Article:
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Protected destructors and memory leaks

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Protected destructors and memory leaks

Postby hubert » 23 Dec 2008, 12:10

I have just started using Poco and I'm suitably impressed by its depth and usefulness. There are, however, some issues that I'd like to raise and find out why things have been implemented in certain ways.

A lot of classes have protected destructors. This means that you cannot create them on the stack without having to create a "blank" subclass. It also means that you can't use std::auto_ptr or a shared_ptr with them. Looking at some of the sample applications it seems like these classes are often created on the heap using new and are never deleted. Since they aren't deleted then the lack of an accessible destructor doesn't cause a compilation problem. It does, however, cause a memory leak. This may not be an issue for a lot of people since these objects typically live for the lifetime of the application. However, it does seem unnecessarily limiting to prevent stack allocation in this way. Running some of the sample applications under valgrind shows a number of potential leaks and I'd like to eliminate these, just as I strive to eliminate compiler warnings.

Any clues as to why so many destructors are protected and if it would be possible in a future version to remove this restriction?
hubert
 
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Re: Protected destructors and memory leaks

Postby alex » 23 Dec 2008, 13:44

hubert wrote:Any clues as to why so many destructors are protected and if it would be possible in a future version to remove this restriction?


Usually, there is a reason for protected destructor. But, if you can point out concrete cases where it would not be appropriate to have destructor protected, we can exchange rationales and see who has the stronger case. So, I encourage you give us concrete examples that bother you, and we'll discuss them.
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Re: Protected destructors and memory leaks

Postby guenter » 23 Dec 2008, 18:23

If a class in POCO has a protected destructor, this usually means that the class uses reference counting for memory management, and that all objects should be referenced through Poco::AutoPtr. By convention, we forbid manual deletion of an object that uses reference counting - the only way to delete such objects is via appropriate use of the release() member function.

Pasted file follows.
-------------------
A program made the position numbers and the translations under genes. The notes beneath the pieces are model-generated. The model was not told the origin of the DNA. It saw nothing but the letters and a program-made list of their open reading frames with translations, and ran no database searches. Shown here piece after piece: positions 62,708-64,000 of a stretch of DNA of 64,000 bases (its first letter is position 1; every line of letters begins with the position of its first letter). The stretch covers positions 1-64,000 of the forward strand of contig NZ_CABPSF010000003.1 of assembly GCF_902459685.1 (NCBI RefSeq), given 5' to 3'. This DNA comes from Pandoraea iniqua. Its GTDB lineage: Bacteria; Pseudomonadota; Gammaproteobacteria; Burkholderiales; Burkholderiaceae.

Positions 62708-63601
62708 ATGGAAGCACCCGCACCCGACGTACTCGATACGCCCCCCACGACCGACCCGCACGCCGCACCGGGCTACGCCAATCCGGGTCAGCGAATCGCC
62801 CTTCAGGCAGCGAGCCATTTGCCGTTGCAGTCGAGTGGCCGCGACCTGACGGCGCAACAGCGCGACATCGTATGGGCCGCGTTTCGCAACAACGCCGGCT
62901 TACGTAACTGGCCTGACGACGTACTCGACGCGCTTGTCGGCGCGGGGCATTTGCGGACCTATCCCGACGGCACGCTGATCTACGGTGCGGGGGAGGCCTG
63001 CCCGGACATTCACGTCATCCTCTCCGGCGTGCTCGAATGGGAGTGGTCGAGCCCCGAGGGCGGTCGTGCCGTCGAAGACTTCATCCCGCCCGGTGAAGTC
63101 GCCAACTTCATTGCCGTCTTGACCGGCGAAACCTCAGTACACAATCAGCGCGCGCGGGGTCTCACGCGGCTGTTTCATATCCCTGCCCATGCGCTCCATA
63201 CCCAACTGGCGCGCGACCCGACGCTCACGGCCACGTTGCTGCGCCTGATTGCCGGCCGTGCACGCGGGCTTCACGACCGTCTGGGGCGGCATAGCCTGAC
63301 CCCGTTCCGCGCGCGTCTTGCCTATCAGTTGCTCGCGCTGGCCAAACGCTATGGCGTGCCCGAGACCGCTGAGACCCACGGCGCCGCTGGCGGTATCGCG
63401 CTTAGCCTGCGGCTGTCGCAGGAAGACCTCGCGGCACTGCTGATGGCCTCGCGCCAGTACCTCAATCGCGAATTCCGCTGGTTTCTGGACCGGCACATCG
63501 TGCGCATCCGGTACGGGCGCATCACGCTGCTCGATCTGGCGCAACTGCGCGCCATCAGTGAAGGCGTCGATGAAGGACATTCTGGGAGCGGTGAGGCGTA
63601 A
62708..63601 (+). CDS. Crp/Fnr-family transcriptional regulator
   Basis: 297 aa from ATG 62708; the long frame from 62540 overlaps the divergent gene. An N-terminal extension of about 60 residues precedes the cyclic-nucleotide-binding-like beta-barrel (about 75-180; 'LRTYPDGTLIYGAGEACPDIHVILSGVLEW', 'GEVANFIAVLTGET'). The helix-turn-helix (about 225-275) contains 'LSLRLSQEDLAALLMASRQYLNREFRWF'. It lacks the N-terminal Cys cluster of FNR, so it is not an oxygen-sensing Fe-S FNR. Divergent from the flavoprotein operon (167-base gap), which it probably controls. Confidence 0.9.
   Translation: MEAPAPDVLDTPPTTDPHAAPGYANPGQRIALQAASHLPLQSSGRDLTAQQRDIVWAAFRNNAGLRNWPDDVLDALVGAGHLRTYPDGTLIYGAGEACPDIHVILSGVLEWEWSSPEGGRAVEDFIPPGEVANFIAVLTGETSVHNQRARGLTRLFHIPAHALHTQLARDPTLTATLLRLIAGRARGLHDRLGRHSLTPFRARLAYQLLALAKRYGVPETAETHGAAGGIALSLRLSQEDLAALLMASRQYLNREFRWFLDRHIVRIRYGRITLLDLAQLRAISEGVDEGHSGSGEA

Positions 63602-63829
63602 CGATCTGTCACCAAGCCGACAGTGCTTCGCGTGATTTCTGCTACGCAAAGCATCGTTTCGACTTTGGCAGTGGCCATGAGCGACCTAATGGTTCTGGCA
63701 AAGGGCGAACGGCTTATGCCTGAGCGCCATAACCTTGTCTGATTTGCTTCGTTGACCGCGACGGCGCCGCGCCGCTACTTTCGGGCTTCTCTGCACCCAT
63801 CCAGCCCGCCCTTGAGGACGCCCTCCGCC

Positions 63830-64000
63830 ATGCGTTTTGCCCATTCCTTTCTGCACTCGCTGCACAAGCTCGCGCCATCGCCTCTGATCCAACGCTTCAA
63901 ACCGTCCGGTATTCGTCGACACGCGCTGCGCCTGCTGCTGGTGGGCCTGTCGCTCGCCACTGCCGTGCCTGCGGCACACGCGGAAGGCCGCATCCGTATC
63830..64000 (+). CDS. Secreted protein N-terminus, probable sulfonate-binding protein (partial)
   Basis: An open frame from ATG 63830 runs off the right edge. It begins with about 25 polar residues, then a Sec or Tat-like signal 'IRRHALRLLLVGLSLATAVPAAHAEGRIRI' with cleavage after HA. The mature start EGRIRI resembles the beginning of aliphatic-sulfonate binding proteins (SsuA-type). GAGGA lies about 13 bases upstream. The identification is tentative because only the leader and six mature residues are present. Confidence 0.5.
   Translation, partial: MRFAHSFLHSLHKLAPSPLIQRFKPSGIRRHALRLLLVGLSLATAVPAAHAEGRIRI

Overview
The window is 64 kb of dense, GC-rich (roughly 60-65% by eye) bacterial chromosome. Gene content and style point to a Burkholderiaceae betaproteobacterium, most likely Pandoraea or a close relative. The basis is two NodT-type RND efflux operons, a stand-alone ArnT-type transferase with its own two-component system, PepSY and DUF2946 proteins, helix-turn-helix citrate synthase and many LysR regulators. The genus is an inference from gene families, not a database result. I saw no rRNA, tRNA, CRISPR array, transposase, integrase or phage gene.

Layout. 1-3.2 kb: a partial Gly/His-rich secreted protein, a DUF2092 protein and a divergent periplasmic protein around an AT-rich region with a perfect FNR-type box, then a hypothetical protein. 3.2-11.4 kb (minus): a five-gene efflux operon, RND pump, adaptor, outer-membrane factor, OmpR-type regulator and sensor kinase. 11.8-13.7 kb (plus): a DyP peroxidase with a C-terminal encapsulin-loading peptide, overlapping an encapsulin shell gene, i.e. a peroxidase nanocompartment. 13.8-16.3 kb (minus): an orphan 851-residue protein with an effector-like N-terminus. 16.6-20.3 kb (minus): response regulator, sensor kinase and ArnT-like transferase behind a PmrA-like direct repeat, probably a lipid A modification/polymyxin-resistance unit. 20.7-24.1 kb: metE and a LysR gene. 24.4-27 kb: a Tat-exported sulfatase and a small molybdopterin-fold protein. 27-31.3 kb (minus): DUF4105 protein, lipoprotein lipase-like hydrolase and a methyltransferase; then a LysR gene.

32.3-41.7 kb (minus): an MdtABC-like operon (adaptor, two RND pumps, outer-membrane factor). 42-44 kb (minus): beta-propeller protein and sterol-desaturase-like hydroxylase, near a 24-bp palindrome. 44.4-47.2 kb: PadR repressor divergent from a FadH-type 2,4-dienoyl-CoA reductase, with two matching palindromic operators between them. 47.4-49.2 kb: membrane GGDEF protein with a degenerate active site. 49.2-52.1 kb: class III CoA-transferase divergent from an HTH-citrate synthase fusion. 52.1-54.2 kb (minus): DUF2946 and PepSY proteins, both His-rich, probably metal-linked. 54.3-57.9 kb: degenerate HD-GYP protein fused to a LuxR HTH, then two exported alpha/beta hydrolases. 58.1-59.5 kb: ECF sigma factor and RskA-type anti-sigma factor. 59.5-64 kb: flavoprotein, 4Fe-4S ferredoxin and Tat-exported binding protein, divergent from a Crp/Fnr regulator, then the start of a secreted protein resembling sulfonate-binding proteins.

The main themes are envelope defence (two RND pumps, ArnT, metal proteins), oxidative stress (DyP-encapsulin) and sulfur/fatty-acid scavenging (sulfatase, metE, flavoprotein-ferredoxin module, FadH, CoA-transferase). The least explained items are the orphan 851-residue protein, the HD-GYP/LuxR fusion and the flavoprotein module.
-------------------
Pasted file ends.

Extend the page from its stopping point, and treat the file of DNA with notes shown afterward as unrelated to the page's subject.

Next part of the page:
Have a Merry Christmas,

Günter
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Re: Protected destructors and memory leaks

Postby hubert » 23 Dec 2008, 19:54

If release() needs to be called in order to clean up a reference-counted resource, then why does HTTPTimeServer.cpp not do so? It leaks memory; there are three calls to new and none to delete or release(). When I teach C++ I try to drill into people an instinctive reaction when they allocate with new to put in place some way of cleaning up that resource. Leaks in C++ are symptoms of a lack of a clear ownership policy. TimeRequestHandlerFactory::createRequestHandler returns a raw pointer instead of a smart pointer (such as auto_ptr, shared_ptr or AutoPtr), which makes this code not exception-safe and prone to leaks. If I replace the raw pointer for the allocation of TimeRequestHandlerFactory by Poco::AutoPtr instead I get compilation errors saying that TimeRequestHandlerFactory has no release() or duplicate() methods (but not for the allocation of HTTPServerParams).

So, how can we make this sample code leak-free and exception safe?
hubert
 
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Re: Protected destructors and memory leaks

Postby hubert » 23 Dec 2008, 20:06

Another example of a protected destructor is IniFileConfiguration. In order to use this on the stack I created a subclass containing only a constructor that forwarded to the IniFileConfiguration c/tr.

Code: Select all
struct MyIniFile : IniFileConfiguration
{
  explicit MyIniFile(const std::string & iniFile) : IniFileConfiguration(iniFile) { }
};


This appears to work just fine when allocated on the stack, so why the need to have a protected d/tr?
hubert
 
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